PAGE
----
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England’s High Street pharmacies begin Covid vaccinations - with one London chemist among them

Sean Morrison
·4 min read
 (Getty Images)
(Getty Images)

High street pharmacies will today begin rolling out Covid vaccines, as the virus death toll across the UK climbed above 100,000.

A chemist in north London and Boots and Superdrug branches will be among the first six stores in England to begin administrating the jabs.

By the end of the month more than 200 community chemists will be able to give vaccines, according to NHS England.

It comes as the Government aims to hit its target of vaccinating all people in the four most vulnerable groups by the middle of next month.

Boris Johnson also told MPs that distribution “will be going to 24/7 as soon as we can” but said supply of doses remained the main barrier.

Labour leader Sir Keir Starmer demanded ministers deploy England’s 11,500 community pharmacies to guarantee vaccines are delivered on all high streets.

It comes after mayor Sadiq Khan called for more Covid vaccines to be distributed in London as it was revealed that the capital is losing out to the rest of the country.

Andrews Pharmacy in Macclesfield, Cullimore Chemist in Edgware, north London, Woodside Pharmacy in Telford and Appleton Village pharmacy in Widnes will be in the first group to hand out the injections, alongside Boots in Halifax, and Superdrug in Guildford.

The six pharmacies have been picked because they can deliver large volumes of the vaccine and allow for social distancing, and Health Secretary Matt Hancock said it was “fantastic” that jabs would be available on the high street.

“Pharmacies sit at the heart of local communities and will make a big difference to our rollout programme by providing even more local, convenient places for those that are eligible to get their jab,” he said.

The pharmacies join the 200 hospitals, around 800 GP clinics and seven mass vaccination centres where jabs are already being handed out.

The expanded vaccination service in England comes as the daily reported UK death toll reached a new high on Wednesday, with 1,564 fatalities recorded within 28 days of a positive test.

The latest figures meant the grim milestone of more than 100,000 deaths involving coronavirus has now been passed in the UK, according to official data.

The Prime Minister warned hospital intensive care units (ICUs) face being overwhelmed unless coronavirus rates are brought under control, with the latest official figures showing more than 36,000 people are in hospital with coronavirus, including almost 3,500 on ventilation.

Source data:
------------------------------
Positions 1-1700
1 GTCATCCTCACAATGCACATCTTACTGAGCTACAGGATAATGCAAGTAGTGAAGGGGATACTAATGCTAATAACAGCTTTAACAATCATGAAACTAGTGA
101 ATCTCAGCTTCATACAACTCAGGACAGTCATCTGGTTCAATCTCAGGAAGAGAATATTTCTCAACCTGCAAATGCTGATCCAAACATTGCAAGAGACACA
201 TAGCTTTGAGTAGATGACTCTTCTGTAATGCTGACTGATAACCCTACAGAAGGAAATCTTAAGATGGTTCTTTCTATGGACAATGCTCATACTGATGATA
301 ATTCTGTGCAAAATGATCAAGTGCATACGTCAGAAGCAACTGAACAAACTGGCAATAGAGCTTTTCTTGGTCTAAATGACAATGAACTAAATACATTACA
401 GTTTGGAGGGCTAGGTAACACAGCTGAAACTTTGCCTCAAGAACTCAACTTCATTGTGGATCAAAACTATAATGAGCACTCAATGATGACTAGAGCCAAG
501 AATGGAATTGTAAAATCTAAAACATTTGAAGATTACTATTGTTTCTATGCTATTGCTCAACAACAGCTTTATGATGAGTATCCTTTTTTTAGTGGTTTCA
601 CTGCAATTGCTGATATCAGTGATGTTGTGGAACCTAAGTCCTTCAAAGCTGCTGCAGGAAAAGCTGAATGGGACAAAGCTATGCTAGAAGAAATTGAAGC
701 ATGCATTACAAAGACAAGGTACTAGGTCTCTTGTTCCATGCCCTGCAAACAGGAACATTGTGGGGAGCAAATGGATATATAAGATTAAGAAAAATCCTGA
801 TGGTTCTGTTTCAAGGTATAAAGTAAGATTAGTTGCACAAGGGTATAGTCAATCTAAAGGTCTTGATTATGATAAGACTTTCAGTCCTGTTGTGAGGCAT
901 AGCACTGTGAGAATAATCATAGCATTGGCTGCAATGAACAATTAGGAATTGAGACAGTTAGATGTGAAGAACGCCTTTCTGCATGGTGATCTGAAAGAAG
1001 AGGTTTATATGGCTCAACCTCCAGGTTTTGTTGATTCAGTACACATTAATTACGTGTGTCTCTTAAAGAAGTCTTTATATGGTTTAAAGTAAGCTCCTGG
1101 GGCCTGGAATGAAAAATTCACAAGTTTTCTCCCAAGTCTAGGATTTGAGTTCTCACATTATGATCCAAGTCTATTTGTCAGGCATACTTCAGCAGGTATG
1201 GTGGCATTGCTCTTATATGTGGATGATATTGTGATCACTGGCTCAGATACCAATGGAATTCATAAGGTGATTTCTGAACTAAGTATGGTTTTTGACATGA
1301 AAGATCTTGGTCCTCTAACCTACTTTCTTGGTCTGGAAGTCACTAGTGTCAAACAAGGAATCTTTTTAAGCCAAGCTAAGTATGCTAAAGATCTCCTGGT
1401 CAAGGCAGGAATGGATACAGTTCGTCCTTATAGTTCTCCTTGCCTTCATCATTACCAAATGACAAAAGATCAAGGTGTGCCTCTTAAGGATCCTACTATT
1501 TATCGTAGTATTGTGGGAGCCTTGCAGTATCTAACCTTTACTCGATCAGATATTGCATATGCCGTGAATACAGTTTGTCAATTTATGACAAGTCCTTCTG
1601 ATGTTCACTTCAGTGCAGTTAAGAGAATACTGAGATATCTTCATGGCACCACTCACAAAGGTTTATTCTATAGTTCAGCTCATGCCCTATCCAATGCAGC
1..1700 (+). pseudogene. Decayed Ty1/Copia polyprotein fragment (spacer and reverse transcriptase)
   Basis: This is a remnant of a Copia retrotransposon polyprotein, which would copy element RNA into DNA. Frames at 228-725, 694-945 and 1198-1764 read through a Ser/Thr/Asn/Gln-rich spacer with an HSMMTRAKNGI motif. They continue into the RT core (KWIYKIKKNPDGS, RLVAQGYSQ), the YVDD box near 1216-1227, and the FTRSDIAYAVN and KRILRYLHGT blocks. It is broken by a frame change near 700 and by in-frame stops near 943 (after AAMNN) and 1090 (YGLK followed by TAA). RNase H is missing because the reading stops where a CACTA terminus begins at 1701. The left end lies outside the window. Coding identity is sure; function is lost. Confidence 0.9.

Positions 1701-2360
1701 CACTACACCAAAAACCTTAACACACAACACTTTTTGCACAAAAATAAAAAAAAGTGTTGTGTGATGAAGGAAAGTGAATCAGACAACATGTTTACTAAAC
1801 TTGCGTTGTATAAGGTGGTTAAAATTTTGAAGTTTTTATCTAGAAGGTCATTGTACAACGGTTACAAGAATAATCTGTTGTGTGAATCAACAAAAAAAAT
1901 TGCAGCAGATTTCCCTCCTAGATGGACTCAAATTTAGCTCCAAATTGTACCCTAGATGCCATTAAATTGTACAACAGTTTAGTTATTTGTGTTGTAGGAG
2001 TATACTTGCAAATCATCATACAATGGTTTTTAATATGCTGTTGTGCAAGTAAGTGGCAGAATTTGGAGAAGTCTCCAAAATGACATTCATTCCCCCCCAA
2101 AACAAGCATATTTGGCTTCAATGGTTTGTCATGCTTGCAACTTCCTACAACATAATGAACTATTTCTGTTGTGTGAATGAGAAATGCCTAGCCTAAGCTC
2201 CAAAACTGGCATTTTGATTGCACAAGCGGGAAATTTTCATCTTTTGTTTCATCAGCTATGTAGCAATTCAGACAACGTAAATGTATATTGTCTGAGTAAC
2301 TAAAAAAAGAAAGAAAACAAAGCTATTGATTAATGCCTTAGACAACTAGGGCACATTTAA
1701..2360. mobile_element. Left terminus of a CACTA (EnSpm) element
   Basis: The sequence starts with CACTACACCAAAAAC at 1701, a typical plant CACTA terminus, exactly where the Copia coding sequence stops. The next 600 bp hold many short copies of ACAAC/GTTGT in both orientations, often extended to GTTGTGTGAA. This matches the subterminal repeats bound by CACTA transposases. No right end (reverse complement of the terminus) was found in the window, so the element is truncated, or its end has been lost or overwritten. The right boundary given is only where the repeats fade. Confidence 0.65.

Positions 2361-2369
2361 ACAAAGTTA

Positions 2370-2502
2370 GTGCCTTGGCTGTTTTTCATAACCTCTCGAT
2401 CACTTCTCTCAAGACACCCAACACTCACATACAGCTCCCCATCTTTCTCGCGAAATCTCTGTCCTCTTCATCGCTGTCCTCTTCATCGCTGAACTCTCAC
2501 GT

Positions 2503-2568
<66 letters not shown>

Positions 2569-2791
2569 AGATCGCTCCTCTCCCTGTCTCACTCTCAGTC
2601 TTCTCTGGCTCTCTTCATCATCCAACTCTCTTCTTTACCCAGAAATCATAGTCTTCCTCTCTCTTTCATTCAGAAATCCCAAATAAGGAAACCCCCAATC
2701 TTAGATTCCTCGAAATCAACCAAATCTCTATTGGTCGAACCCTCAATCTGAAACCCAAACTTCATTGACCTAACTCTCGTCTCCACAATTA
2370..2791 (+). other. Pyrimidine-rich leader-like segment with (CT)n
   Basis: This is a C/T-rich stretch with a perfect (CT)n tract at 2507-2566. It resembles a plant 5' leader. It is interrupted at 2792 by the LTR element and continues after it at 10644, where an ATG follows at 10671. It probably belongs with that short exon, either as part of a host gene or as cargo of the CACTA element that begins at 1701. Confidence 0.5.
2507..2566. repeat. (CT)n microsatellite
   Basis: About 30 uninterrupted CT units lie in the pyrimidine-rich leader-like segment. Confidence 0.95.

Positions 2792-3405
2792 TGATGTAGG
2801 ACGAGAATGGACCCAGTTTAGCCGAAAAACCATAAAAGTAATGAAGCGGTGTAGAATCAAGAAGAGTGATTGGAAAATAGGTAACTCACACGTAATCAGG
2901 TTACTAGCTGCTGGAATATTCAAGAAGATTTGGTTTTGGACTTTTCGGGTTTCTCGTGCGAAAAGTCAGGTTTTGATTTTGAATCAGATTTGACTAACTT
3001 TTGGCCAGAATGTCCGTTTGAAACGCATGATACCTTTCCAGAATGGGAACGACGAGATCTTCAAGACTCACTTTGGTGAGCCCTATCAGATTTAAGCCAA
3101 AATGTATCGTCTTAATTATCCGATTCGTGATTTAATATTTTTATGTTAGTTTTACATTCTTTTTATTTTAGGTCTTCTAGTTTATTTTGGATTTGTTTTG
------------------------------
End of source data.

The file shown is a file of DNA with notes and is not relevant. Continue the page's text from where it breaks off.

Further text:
He told MPs: “If you ask me when do we think that the ICU capacity is likely to be overtopped, I can’t give you a prediction for that.

“But all I can say is that the risk is very substantial and we have to keep the pressure off the NHS and the only way to do that is to follow the current lockdown.”

Mr Johnson told the Commons Liaison Committee that “the situation is very, very tough indeed in the NHS” and “the strain is colossal” on staff.

The Scottish Government published a 16-page document setting out how it intends to vaccinate 4.5 million people, including 400,000 a week from the end of February.

It set out the supply of vaccine from Pfizer, AstraZeneca and Moderna from the start of April that it expects to receive each week.

This angered ministers in London, with a senior Government source warning: “Publication of numbers like these risks suppliers coming under pressure from other countries.

“These vaccines are a finite resource and as we have said throughout – supply is the limiting step.”

Amid the warnings of struggling hospitals, the Government’s top scientist also warned the country is “in for a pretty grim period” of deaths which will not “reduce quickly”.

Chief scientific adviser Sir Patrick Vallance told ITV’s Peston programme: “The daily numbers jump around a bit but I think we are in a position now – when you look at the number of infections we’ve had over the past few weeks and how this is likely to continue, so I don’t think they’re going to drop very quickly – that I’m afraid we’re in a period of high death numbers that’s going to carry on for some weeks.

“It’s not going to come down quickly even if the measures that are in place now start to reduce the infection numbers.

“So we’re in for a pretty grim period, I’m afraid.”

In his two-hour questioning from a committee of MPs, the Prime Minister also acknowledged concerns about a new strain of coronavirus from Brazil, but stopped short of promising a travel ban on the South American country.

“We already have tough measures … to protect this country from new infections coming in from abroad,” he said.

“We are taking steps to do that in respect of the Brazilian variant.”

Meanwhile, a new study has found that Covid infection provides some immunity for at least five months, but people may still carry and transmit the virus.

The first report from Public Health England’s Siren study found that antibodies from past infection provide 83% protection against reinfection for at least five months.

This suggests that people who contracted the disease in the first wave may now be vulnerable to catching it again.

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